Saturday, November 14, 2020

Nobody Can Look Away From a Good Story

 I’m so happy to see you here. I don’t know who you are, but welcome. If you’d like to tell me about yourself, please do, no pressure. It’s fun for me to talk about writing, and I see that you care about it too. 

I wonder about other things on

Nobody can look away from a good story.


The rub, dear writers, is making the story good.


You know the basics, right?

  • The character (hero) wants something.
  • The hero encounters a problem.
  • A guide steps in and offers a plan.
  • There is a call to action
  • The idea is to avoid failure and end with success.
What will happen if they are not successful?




Most really successful stories use this formula. You can deviate from it, but those stories rarely work well. We, as readers and movie watchers, are geared to the formula. Of course, within that framework is a myriad of stories.


George Lucas mastered the story in Star Wars. 


You’ve heard that we know within 15 minutes if we are going to like a movie. If it’s awful, we walk out; at home, we switch to another movie. In a book, we stop reading. Horrors.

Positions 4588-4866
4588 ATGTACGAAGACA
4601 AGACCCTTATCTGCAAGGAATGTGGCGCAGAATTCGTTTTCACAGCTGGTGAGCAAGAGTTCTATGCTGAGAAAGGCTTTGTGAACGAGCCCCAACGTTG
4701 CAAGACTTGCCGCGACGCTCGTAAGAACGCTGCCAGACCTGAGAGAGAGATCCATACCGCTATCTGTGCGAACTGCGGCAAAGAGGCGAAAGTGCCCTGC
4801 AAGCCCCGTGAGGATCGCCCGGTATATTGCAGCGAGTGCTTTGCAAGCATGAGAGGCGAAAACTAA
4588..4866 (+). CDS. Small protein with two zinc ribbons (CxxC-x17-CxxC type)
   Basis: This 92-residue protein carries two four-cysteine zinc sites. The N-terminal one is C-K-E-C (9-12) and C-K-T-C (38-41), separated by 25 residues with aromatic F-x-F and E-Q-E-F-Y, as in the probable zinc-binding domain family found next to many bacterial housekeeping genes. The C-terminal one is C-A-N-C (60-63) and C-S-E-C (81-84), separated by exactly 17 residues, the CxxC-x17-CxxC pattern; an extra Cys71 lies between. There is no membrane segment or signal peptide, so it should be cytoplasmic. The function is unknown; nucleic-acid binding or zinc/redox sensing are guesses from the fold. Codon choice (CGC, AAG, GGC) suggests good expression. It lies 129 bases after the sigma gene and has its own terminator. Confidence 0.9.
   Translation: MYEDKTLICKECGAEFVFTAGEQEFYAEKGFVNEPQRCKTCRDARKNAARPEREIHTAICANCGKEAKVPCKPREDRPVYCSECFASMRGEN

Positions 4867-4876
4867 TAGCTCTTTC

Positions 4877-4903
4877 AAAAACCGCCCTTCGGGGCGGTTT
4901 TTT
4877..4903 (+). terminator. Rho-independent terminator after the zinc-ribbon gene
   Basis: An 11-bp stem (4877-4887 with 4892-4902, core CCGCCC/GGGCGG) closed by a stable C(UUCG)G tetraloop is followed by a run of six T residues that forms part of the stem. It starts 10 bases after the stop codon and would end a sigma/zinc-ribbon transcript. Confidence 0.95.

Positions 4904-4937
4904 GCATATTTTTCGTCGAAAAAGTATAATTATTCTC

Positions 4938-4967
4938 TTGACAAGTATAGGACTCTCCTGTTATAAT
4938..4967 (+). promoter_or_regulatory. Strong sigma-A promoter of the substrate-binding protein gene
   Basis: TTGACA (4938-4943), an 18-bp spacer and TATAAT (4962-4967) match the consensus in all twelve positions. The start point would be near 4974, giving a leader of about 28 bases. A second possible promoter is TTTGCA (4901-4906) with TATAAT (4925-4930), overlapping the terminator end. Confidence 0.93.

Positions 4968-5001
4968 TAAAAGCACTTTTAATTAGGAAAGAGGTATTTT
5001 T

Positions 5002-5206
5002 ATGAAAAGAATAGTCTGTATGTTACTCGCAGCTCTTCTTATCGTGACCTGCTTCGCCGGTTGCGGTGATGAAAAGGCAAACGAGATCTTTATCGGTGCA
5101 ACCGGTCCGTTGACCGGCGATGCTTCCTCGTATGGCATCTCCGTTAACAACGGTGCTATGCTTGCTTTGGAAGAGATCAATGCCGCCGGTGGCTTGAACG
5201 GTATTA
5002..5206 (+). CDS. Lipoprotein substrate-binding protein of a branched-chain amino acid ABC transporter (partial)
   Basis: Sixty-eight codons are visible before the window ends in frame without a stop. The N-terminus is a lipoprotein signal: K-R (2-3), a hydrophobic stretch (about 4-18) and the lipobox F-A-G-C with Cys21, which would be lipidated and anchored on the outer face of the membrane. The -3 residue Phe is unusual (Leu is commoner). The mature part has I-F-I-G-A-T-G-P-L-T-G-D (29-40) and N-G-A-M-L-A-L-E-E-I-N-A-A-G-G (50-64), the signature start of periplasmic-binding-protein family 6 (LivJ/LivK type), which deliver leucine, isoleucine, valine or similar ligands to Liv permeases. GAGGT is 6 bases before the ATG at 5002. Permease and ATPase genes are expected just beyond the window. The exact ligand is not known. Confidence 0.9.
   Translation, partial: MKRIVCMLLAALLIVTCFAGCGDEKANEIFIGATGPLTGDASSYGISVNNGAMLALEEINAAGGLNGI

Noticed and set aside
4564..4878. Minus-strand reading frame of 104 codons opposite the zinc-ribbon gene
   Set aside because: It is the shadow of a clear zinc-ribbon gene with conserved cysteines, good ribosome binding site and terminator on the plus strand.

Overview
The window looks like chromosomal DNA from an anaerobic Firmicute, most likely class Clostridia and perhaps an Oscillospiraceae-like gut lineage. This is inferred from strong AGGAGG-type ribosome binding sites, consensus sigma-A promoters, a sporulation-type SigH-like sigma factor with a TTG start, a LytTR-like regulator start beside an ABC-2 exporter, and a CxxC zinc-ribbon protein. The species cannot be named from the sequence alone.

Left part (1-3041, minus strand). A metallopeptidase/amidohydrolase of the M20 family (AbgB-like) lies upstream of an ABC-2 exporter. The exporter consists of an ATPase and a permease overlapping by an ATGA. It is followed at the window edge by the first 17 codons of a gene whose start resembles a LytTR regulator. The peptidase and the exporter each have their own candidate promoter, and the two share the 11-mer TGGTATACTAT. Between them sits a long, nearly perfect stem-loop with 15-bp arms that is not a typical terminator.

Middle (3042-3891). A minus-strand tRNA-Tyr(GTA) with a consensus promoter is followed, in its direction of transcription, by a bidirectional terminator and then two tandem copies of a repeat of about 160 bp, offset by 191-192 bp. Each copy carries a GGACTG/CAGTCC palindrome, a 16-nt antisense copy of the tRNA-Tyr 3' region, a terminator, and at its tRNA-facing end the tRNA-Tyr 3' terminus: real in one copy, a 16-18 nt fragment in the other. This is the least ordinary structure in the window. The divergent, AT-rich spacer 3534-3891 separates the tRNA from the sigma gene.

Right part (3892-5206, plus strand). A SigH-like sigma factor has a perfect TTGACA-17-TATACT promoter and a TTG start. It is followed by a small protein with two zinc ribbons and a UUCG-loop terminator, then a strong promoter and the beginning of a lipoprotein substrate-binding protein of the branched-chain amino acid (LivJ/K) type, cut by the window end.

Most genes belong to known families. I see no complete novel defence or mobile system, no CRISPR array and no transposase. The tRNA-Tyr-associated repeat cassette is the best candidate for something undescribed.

In his book, Building a Story Brand, Donald Miller writes, “Story makes music out of noise.” Mark Twain emphasized that when he wrote. “Sorry about the long letter. I didn’t have time to write a short one.” (Making music takes time.)


When a storyteller bombards us with too much information, we tune out. You know the novelist who gives so much description we skip over that passage? Miller says the reader burns too many calories organizing the data.


If you are writing to sell, the story idea works as well. The idea is to pass the grunt test.


Let’s say you are selling to a caveman:

  1. I sell aspirin. “Uh”
  2. It makes you feel better. “Uh.”
  3. You buy it here. “Uh.”

Remember the formula for story? Sell it.

  1. The customer is the hero.
  2. He has a problem.
  3. Meets a guide (One who helps him solve his problem—you.)
  4. The plan (agreement)
  5. Take action.

I believe most of my problems in selling is that I don’t meet a need. Trying to sell a book because you want to sell it is like selling refrigerators to Eskimos. (Although maybe they need a refrigerator to keep their food from freezing.)


If you are selling a book for entertainment, or education, you must first convince that person they need it. I'm crummy at that--but trying to learn.

I am working on a story, though, in Where Tigers Belch. (Small ebook like a newsletter.)


My problem: Finding one’s purpose.


I have met a guide: a little white-haired blind kahuna living in the jungle.


What happens next?

I don’t know. I’m making it up as I go along.

It’s coming out on November 21. I better get cracking.

See ya later,